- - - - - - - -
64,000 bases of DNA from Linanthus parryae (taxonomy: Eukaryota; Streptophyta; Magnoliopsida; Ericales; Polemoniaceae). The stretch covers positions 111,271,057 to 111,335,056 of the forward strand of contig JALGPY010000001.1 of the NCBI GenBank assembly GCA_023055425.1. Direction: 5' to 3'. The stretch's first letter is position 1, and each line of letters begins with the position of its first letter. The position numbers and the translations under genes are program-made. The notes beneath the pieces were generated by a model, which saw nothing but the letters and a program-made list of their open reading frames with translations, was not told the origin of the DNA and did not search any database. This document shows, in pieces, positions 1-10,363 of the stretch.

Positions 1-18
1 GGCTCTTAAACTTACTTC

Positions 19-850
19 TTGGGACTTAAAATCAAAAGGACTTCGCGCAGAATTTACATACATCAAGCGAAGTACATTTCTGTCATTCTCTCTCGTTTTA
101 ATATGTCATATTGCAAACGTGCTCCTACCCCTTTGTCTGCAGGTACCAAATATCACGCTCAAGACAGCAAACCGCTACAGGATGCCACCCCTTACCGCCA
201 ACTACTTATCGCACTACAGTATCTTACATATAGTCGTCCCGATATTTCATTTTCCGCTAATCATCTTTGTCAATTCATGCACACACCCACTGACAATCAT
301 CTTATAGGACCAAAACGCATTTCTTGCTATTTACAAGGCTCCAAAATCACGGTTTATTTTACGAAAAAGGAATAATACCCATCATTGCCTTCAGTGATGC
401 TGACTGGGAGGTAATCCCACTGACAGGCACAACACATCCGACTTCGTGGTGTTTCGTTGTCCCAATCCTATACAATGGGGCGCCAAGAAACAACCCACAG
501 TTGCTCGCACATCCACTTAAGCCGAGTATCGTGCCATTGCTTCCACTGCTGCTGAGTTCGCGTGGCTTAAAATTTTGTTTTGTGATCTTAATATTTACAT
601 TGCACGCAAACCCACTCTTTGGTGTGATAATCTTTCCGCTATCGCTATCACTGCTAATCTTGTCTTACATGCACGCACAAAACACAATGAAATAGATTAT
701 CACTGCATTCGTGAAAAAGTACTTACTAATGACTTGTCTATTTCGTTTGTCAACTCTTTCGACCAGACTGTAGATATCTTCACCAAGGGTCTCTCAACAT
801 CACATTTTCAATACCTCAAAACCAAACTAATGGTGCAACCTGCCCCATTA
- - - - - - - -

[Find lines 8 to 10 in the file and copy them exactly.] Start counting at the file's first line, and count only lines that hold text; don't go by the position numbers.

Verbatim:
301 CTTATAGGACCAAAACGCATTTCTTGCTATTTACAAGGCTCCAAAATCACGGTTTATTTTACGAAAAAGGAATAATACCCATCATTGCCTTCAGTGATGC
401 TGACTGGGAGGTAATCCCACTGACAGGCACAACACATCCGACTTCGTGGTGTTTCGTTGTCCCAATCCTATACAATGGGGCGCCAAGAAACAACCCACAG
501 TTGCTCGCACATCCACTTAAGCCGAGTATCGTGCCATTGCTTCCACTGCTGCTGAGTTCGCGTGGCTTAAAATTTTGTTTTGTGATCTTAATATTTACAT